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Old 08-30-2012, 01:41 PM
 
15 posts, read 23,997 times
Reputation: 11

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I don't understand why there isn't a subway system in the Columbus area. It's the capital. Amrtrak only goes as far as Cincinatti??? Why is this?
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Old 08-30-2012, 02:52 PM
 
140 posts, read 264,053 times
Reputation: 56
Columbus is currently the largest metro area with no type of passenger rail. Voters passed down sales tax increases that would have gone towards light rail in the 80s and the late 90s. Mayor Michael Coleman supported the issue and looked further for federal grants, but it was rejected around the same time Kasich struck down the 3-C rail plan.

To me, it's a bit ridiculous. The 15th largest city, 32nd largest metro depends solely on COTA busses. That's it.

There was actually something in the news recently that they're conducting a study to connect Columbus to Chicago through Ft. Wayne, IN and east to Pittsburgh, though nothing has been planned. That would be nice, but it would do nothing for local commuters or people that need to get somewhere in Columbus.

Columbus used to have an Amtrak station where the Greater Columbus Convention Center is, but that must have been way before I moved here in the mid 90s.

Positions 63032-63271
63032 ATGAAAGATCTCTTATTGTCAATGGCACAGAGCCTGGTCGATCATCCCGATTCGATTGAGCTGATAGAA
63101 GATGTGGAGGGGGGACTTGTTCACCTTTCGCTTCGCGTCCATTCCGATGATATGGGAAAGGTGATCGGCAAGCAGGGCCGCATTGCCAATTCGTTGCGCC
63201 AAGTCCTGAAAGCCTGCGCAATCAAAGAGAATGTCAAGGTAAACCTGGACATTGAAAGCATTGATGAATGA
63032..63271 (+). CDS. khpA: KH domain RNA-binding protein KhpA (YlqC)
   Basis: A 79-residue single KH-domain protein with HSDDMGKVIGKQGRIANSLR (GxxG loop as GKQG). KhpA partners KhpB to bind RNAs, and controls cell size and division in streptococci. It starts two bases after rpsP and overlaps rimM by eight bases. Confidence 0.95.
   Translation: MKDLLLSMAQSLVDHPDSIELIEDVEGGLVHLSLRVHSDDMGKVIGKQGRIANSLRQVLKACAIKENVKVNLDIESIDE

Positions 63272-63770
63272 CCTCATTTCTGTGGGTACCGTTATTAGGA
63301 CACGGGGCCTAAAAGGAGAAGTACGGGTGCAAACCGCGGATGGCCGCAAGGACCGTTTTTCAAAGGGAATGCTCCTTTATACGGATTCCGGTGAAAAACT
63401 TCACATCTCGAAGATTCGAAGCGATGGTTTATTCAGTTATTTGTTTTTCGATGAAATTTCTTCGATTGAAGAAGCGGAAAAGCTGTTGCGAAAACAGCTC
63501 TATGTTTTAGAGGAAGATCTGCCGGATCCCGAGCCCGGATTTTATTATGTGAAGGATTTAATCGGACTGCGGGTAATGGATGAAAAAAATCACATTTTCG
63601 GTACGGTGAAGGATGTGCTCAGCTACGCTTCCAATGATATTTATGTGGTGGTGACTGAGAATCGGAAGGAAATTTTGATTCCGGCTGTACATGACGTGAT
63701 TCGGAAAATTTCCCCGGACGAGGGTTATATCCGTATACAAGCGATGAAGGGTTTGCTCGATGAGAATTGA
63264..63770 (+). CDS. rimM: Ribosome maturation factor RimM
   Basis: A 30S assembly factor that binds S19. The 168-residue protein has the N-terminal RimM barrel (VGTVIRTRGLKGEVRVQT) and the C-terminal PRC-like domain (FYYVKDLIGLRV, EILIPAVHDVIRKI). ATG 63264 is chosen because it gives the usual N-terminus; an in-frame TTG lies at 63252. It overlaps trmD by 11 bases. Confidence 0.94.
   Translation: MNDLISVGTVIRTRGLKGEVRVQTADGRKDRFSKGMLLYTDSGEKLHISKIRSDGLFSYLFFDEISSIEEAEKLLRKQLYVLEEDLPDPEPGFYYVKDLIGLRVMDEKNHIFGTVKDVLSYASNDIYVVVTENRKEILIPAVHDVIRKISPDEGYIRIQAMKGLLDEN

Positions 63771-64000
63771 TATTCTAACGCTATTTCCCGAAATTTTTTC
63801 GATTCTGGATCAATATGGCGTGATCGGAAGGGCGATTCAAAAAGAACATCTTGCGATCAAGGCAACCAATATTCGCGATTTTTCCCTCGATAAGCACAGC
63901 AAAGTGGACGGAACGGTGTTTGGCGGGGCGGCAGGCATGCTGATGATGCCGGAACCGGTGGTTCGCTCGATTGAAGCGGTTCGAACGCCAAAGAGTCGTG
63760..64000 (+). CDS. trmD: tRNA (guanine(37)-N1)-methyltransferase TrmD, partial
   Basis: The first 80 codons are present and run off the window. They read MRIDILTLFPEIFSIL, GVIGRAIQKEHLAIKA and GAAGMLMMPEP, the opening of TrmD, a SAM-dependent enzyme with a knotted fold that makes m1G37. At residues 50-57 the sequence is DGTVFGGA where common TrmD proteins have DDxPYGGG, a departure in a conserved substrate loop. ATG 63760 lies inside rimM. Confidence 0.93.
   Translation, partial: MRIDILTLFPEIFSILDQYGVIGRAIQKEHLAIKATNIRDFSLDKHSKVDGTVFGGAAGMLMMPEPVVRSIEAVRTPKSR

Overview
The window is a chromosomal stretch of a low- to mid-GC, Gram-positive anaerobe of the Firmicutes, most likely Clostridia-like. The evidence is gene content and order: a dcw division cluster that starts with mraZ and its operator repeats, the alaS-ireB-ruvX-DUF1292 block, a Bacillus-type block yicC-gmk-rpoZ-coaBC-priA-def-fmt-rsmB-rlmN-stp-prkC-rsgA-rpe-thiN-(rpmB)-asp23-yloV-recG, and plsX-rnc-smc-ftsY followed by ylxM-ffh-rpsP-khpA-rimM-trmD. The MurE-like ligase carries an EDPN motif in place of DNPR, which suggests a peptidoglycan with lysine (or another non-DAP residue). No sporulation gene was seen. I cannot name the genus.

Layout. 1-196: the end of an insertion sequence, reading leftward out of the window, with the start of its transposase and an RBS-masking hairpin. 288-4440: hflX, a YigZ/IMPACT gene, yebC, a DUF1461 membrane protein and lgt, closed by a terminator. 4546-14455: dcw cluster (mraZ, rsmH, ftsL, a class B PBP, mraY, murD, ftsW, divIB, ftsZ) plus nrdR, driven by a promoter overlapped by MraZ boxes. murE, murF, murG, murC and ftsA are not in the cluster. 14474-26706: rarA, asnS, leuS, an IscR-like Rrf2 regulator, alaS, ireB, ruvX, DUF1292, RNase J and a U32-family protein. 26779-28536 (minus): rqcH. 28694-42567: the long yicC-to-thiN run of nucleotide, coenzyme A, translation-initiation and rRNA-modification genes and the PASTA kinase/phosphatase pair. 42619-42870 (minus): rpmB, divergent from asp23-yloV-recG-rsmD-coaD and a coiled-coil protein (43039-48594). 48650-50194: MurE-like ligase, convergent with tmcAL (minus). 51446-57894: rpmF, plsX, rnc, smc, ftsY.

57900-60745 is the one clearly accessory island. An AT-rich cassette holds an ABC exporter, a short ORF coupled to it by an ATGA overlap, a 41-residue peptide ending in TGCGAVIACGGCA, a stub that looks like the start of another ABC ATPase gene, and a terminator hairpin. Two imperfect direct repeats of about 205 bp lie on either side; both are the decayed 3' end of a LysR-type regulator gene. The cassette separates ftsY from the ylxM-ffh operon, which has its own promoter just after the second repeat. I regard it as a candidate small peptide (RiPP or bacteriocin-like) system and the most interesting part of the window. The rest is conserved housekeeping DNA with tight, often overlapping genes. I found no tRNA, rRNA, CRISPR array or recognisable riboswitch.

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Old 08-31-2012, 04:24 PM
 
Location: Columbus, OH
189 posts, read 328,846 times
Reputation: 196
I think it would be interesting if Columbus created a BRT (bus rapid transit) line somewhere in the city as a test run. Cleveland is having a lot of success with the Healthline, which connects downtown to University Circle through midtown.
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Old 09-01-2012, 09:55 AM
 
Location: Mexico City, formerly Columbus, Ohio
12,785 posts, read 12,756,075 times
Reputation: 5443
Most cities don't have subways, which are very expensive to build. BRT is coming to Columbus, with the first route from Downtown up Cleveland Avenue. It's under planning stages right now, so it might be another year or so before it actually moves forward. There is a plan to bring back passenger rail to Columbus in a Chicago-Columbus-Pittsburgh line. I've see the proposals and it looks cool. I'm not sure what the current status of this project is right now, though. As far as local light rail goes, it's hard telling when that will happen. Broad Street is going to be rebuilt Downtown with a more pedestrian friendly configuration, less traffic lanes and bike/walking paths. From what I understand, when this is complete, it would be able to eventually support light rail. The bottom line is that the urban Columbus population is growing, and the city's population is now growing faster than the suburban population. Auto traffic is getting worse, but only gradually. You need a base population density to support light rail and I think Columbus is reaching that point. I would expect to see new proposals for this coming back within the next few years, especially if the overall economy continues to improve.
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Old 09-10-2012, 08:21 PM
 
Location: Columbus, Ohio
38 posts, read 177,817 times
Reputation: 22